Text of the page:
_{b }is basic beamwidth and θ_{s }is sub-beam beamwidth.Description This application claims the benefit of U.S. Provisional Application No. 60/218,214, filed Jul. 14, 2000, under 35 U.S.C. § 119(e). 1. Field of the Invention This invention relates in general to satellite communications systems. More particularly, this invention relates to the generation of basic spot beams for multiple-beam satellite systems, and a method for dividing the basic spot beam that has high e.g. 3–4 dB gain drop into a number of smaller sub-beams with a low e.g. 1 dB gain drop, using the existing frequencies of the basic spot beams. 2. Background of the Related Art A phased array antenna generally includes a collection of radiating elements closely arranged in a predetermined pattern and energized to produce beams in specific directions. When elements are combined in an array, constructive radiation interference results in a main beam of concentrated radiation, while destructive radiation interference outside the main beam reduces stray radiation. In satellite communications systems as illustrated in The DBF operates in conjunction with the phased array antenna to realize the multibeam coverage by applying appropriate phase shifts to each of the radiating elements in the array. To completely cover a satellite service area with spot beams, it is customary to use a network of contiguous beams, where each beam is defined at a contour level of 3- to 4-dB from the beam peaks. The phased array antenna is therefore sized to accommodate the peak gains required in order to satisfy these edge gain requirements, which results in a large aperture for the phased array antenna due to the fact that aperture size is directly related to the peak gain requirements. This large aperture that is needed to achieve the high peak gain at the scanned position will have to be populated with a large number of radiating elements. The excessive number of antenna elements, combined with the large number of beams, make the beam former very complex, with high power and mass requirements. This is due to the fact that the complexity, mass, and power requirements of the digital beam former are increased depending principally upon the number of elements, and are much less dependent on the number of beams. In accordance with the present invention a new method to generate a large number of spot beams for multiple satellite systems using smaller apertures is shown. The basic spot beam is redefined to be made up of a number of sub-beams sharing the bandwidth allocated to the basic beam. These sub-beams each have an edge gain of 1-dB lower than their peak, therefore reducing the peak gain requirement for the antenna by 2- to 3-dB. The size of the antenna or phased array aperture, and the number of elements in the array, are dependent on this peak gain. Thus, by using sub-beams that only require a peak gain 1 dB higher than their respective edge gains, the corresponding size of the phased array antenna aperture, and the number of elements in it, can be reduced. The use of sub-beams will necessarily increase the number of beams to be generated by the beam former. However, the DBF complexity, mass, and power requirements will be reduced because of their dependency on the number of elements in the array, which are reduced by the use of sub-beams. These characteristics are only marginally dependent on the number of beams formed. The present invention is therefore an improvement on the prior art because the size of the antenna or phased array aperture can be decreased by use of the multiple sub-beams. The system for creating multiple-beams is illustrated in A sub-beam implementation according to the present invention, as illustrated in Each spot beam is defined by a contour level of approximately 3 dB. The number N of beams The relationship between the relative edge gain of the basic spot beam where G where A is a constant which includes antenna efficiency. An empirical relationship can be obtained to relate the beamwidth of a phased array at an arbitrary contour level to its hpbw by using the definition of the array factor as:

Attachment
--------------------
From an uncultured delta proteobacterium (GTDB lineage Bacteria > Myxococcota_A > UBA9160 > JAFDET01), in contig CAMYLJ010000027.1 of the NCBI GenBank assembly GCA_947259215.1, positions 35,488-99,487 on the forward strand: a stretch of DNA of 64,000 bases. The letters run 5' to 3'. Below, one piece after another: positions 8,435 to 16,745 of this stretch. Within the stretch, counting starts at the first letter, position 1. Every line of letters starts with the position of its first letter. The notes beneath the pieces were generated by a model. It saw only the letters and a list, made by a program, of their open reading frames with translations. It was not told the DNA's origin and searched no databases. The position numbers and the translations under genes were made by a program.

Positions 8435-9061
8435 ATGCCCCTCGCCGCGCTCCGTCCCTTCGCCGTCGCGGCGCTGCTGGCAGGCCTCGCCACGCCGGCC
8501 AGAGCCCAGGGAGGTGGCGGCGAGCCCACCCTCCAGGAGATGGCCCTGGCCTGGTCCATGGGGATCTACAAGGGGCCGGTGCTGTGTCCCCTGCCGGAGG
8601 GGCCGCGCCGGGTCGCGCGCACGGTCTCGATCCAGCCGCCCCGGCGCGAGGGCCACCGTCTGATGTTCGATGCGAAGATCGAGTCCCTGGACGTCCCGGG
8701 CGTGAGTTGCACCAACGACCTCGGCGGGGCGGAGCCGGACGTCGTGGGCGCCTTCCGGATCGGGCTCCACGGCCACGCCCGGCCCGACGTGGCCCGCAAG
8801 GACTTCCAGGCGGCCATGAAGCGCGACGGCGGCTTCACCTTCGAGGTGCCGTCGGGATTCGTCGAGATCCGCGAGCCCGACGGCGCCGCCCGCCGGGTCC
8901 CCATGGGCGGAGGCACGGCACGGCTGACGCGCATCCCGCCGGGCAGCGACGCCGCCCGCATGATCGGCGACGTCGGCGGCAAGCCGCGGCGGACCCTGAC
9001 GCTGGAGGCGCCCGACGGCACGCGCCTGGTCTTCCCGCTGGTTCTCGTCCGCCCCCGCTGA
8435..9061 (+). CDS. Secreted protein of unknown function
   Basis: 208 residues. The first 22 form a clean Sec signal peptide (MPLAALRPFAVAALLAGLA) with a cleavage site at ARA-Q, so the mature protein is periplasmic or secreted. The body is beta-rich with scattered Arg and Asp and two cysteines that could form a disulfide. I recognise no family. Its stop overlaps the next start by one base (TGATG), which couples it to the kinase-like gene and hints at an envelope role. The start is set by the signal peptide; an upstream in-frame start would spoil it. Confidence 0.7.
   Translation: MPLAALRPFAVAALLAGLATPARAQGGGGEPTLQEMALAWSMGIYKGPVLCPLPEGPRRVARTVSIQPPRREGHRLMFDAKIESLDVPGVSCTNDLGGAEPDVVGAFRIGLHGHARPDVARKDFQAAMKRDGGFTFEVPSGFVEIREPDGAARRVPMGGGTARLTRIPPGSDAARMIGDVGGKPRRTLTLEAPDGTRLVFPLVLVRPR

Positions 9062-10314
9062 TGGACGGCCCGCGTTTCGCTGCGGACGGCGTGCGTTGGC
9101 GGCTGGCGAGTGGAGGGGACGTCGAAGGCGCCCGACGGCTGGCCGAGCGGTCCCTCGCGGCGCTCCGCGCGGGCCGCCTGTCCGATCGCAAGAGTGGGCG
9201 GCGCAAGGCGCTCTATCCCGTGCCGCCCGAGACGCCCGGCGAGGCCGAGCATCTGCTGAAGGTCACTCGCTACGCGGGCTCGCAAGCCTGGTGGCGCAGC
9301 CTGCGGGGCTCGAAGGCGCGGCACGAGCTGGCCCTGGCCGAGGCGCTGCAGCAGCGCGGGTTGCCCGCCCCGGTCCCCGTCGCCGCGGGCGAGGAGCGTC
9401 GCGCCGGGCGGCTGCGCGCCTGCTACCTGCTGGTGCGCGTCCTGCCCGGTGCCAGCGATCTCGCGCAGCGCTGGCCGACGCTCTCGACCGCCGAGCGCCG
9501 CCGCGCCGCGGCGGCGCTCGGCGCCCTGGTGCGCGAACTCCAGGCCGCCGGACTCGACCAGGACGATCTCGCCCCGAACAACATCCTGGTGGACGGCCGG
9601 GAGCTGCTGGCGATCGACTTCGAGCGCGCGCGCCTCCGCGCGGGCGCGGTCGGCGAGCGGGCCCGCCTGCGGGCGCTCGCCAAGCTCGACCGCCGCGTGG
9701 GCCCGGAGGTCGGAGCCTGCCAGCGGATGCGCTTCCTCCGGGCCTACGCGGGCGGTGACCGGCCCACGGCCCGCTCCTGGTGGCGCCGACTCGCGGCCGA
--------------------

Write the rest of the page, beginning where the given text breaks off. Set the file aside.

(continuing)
where the units of the beamwidth are in degrees. Using equations (2) and (3) in (1), the contour levels of the basic and sub-beams can be related to their beamwidths as follows:
where θ The cases when the cluster size equals to 1 and 3, For example, in a Low Earth Orbit (LEO) satellite system, one can use the following parameters to compare the prior art to the new invention: Altitude=9600 km, 4 dB edge gain=36 dBi, minimum elevation angle=20°, frequency=1.9 GHz. The view angle of the satellite and the maximum scan angle requirements are calculated from the altitude and minimum elevation angle as 44° and 22°, respectively. The total number of elements in a phased array antenna is dependent on the element spacing. The element spacing needs to be chosen such that there are no visible grating lobes within the view of the antenna. This is determined from the maximum scan angle using d/λ≦½ sin(θ A 6.0 m aperture using 784 (=28×28) elements achieves the peak gain value of 40.0 dBi with a beamwidth of 1.9° at its 4.0 dB contour level. In contrast, for a sub-beam cluster size of 4, equation (2) suggests that the beamwidth, which is approximately 70% of the size of the basic beam can be achieved at its 0.95 dB contour level with 3.05 dB lower peak gain than the basic beam. This results in required gain value of 36.95 dBi as opposed to the 40.0 dBi of the basic beam. Similarly for N An aperture size of 3.8 m achieves the gain and beamwidth requirements. This translates into 324 (=18×18) elements spaced at 1.34λ apart. Compared to the 784 element solution of the conventional design, a 60% reduction in element size is achieved with the sub-beam design. Looking at Additionally, looking at In a multibeam system, the application of the present invention will increase the number of beams that the array has to generate. However, the generation of an increased number of beams is accomplished by the DBF, and is a factor that will not present any difficulty or added complexity due to the fact that the complexity of a DBF depends on the element size of the array rather than the number of beams generated. Further, in such a multibeam system, the interference levels will increase due to the fact that the sub-beams extend outside the edges of a basic beam. However, higher N Thus, the sub-beam design concept reduces the aperture size and the number of elements in a phased array by reducing the peak gain requirements to generate coverage within each basic beam. The use of smaller beams at lower gain values also helps reduce the overall interference in the system if the number of elements in the sub-beam cluster is high enough such that the basic beam is represented without too much overlap to the neighbor beams. A sub-beam cluster size of 7 has been investigated in applying the technique to a LEO multiple beam satellite system. The results have shown a 60% reduction in the number of elements and the size of the aperture for simulations of the center beam in the coverage area. It is expected that the same performance can be maintained for other beams, which require scanning, because the same scan loss is expected for both the basic beam and sub-beam array antennas. While the principles of the invention have now been made clear in the illustrated embodiments, there will be immediately obvious to one skilled in the art, many modifications of structure, arrangements, proportions, the elements, materials, and components used in the practice of this invention and otherwise, which are particularly adapted for specific environments and operation requirements without departing form these principles. The appended claims are therefore intended to cover and embrace any such modifications within the limits only of the true spirit and scope of the invention. Patent Citations